Spend enough time in a workshop and sooner or later, someone’s going to hand you a can of WD-40. It’s the trademark name of spray-on lubricant, moisture displacer, and rust preventing agents. But is WD-40 a fire hazard and should we be spraying it on things with abandon or with large amounts of caution? Let’s find out.
WD-40 is very flammable, but mostly just because of the aerosol propellant that allows it to be sprayed (usually butane). It is not very flammable once the lubricant is out of the can.
Despite this, WD-40 can be very dangerous around fire and caution needs to be exercised. Let’s take a closer look at why that is.
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Also read: What Makes Something Flammable?
Table of Contents
- What Is WD40?
- Is WD40 Flammable? Will It Catch Fire?
- What Should You Not Use WD40 On?
- Will WD40 Evaporate?
- Is WD40 Toxic?
What Is WD40?
WD-40 is a complicated product, not least because it’s not entirely certain who invented it (there are several different people who claim to have done so and while someone with “Larsen” or maybe, “Lawson” in their name is probably the right person, there are several people that this might apply to).
What is known is that it was invented in 1953 as a product of the Rocket Chemical Company. WD-40 would be the company’s most successful product ever and by the end of the century, it had been renamed as the WD-40 company.
It was invented for use in the rocket propulsion industry, and it was meant to stop the Atlas missile’s outer layer from corroding or rusting while in storage.
By 1958, it was understood that the product was useful for much more than just rocket protection and it was first sold to consumers in 1958 from a store in San Diego.
It was aerosolized in the 1960s and had become an industrial standard use product by 1965. Its success made the WD-40 company much bigger than it had ever been and it floated on the stock exchange in 1973.
The company is still hugely successful today and still uses the same “secret formula” for WD-40 which now accounts for nearly $400 million of annual sales.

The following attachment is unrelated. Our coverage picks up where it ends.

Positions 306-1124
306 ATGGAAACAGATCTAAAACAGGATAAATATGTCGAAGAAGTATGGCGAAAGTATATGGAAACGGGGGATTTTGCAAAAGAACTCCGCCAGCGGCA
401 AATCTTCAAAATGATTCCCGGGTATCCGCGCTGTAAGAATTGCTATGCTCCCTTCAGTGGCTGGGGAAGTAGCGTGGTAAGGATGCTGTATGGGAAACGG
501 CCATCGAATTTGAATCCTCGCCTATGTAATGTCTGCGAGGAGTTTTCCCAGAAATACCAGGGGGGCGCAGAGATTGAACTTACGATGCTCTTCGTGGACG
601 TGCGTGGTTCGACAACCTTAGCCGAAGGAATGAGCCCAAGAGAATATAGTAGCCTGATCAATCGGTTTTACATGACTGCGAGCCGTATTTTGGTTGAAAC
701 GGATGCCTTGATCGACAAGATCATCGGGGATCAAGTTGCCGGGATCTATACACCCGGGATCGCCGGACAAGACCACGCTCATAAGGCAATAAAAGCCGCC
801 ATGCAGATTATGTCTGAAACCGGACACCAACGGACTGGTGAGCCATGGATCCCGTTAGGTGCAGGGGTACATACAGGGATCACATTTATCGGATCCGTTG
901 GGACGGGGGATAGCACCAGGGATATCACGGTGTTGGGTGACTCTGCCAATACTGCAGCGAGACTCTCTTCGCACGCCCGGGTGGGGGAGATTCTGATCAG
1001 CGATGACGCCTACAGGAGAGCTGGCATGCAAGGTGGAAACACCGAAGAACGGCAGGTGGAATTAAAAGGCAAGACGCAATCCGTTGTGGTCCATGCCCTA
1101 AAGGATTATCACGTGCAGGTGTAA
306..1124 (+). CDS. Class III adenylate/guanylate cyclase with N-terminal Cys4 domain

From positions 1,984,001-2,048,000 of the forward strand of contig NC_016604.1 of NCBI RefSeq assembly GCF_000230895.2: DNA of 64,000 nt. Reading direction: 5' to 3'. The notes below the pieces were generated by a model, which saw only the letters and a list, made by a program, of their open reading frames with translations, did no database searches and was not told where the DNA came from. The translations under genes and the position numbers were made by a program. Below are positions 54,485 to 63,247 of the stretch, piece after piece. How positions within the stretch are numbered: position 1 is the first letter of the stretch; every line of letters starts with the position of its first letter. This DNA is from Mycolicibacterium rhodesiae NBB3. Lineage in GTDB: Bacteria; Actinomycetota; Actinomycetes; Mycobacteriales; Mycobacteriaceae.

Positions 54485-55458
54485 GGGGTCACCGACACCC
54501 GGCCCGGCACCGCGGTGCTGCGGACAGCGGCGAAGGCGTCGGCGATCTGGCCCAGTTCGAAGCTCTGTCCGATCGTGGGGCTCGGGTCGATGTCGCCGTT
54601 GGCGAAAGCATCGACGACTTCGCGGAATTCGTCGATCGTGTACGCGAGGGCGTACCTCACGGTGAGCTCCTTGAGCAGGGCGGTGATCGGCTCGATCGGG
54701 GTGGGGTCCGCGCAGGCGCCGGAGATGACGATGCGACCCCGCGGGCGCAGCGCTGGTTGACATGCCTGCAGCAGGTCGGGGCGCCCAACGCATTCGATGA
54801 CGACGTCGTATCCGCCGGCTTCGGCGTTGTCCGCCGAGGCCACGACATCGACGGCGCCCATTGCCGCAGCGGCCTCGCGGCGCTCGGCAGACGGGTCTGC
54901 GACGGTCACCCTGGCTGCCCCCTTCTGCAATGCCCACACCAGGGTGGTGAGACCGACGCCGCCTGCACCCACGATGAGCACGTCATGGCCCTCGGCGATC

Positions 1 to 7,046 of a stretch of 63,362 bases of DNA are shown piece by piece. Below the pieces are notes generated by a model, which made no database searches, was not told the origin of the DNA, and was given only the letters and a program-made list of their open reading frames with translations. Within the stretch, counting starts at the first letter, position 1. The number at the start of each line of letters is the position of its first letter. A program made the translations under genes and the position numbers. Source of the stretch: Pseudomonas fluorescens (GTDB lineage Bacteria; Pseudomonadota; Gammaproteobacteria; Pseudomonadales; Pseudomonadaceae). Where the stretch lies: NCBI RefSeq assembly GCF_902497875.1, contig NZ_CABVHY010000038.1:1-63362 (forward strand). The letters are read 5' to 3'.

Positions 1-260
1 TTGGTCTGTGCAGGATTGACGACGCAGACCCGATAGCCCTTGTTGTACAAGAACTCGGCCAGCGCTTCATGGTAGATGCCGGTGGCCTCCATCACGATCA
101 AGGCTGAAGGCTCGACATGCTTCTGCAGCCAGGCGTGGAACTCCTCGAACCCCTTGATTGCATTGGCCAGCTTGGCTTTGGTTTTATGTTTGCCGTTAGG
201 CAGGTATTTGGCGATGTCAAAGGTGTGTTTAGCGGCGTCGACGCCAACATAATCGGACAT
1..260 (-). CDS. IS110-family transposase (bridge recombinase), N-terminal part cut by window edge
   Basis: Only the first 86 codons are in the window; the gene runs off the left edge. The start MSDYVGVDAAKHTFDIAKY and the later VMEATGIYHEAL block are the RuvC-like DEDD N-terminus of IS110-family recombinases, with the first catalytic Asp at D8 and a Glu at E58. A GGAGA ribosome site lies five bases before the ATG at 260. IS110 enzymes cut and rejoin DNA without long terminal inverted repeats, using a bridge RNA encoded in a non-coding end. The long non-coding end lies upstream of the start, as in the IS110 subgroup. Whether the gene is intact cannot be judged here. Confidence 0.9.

Is WD40 Flammable? Will It Catch Fire?
WD-40 is flammable as an aerosol and though technically, the ingredients in the WD-40 are combustible, not flammable. But in aerosol form, when propelled by the butane or other flammable aerosol, (also due to the change in surface area to volume ratio) it is highly flammable.
If you spray WD-40 near a naked flame or spark, the odds are very good that you will get a fire and that fire may be drawn back into the can and cause an explosion.
It’s important, therefore, to work in a well-ventilated space with WD-40 which is absent flames, sparks, and other sources of ignition.
WD-40 itself will not catch fire very well.
It does burn, but it doesn’t burn with any real energy, and when lit, it produces very little smoke and tends to burn with a low-temperature flame that does no real damage – though the WD-40 is removed from the surface and will need reapplying if you want further rust protection.
Also read: Is Butane Flammable?
Is It Flammable When Dry?
WD40 is combustible when dry, rather than flammable, and it burns with little smoke or heat. The main components of WD40 are petrochemical distillates, so this should come as no surprise.
Is It Explosive?
WD-40 when sprayed can form an explosive mix with air. If there is more than 0.6% WD-40 to air and less than 8.2% WD-40 to air it will be an explosive mix.
That means that the aerosol will ignite and then propagate a self-sustaining reaction at a very high speed that results in an explosion.
Will WD40 Spontaneously Combust?
No. WD-40 does not spontaneously combust.
What Should You Not Use WD40 On?
WD-40 is an excellent lubricant but there are some uses that it’s not recommended for:
- Bike chains – it traps dust and dirt in the chain and can result in accidents
- Door hinges – it traps dirt in the hinge
- Electronic apparatus – it can dissolve the plastics involved
- Locks – it causes the locking mechanism to degrade
- Paintball guns – it can destroy the seals inside the gun
Will WD40 Evaporate?
WD-40 won’t evaporate though about 20% of the chemicals in WD-40 do evaporate after application (they’re there to help the lubricant penetrate properly in the first place).
Is WD40 Toxic?
Yes. WD-40 when inhaled, in common with many aerosols, can cause nasal and respiratory inflammation, it may also cause headaches, nausea, and dizziness.
Unfortunately, there is abuse potential with aerosols due to a mild high associated with inhalation but it’s worth noting that this is likely to lead to serious harm and even death, sniffing WD-40 is a very bad idea.
It’s also toxic on the skin, though it’s only going to produce a mild irritation.
Is It A Hazardous Chemical?
Yes, because inhaling WD-40 is dangerous and because it is flammable and explosion risk in aerosol form.
Is It Harmful To Plants?
Yes, WD-40 is toxic to plants and it’s best to keep WD-40 away from vegetation when you’re working.
Is It Toxic To Fish?
WD-40’s website actually addresses this.
WD-40 does not attract fish and it’s not good for them.
You can use WD-40 to protect fishing equipment from becoming rusted or corroded, but that’s all.
Why Is WD40 Illegal In California?
WD-40 is now illegal in California because it contains too many “volatile organic chemicals” (VOCs) for the state to certify its use.
VOCs are meant to have a negative impact on human health though some industry experts dispute this.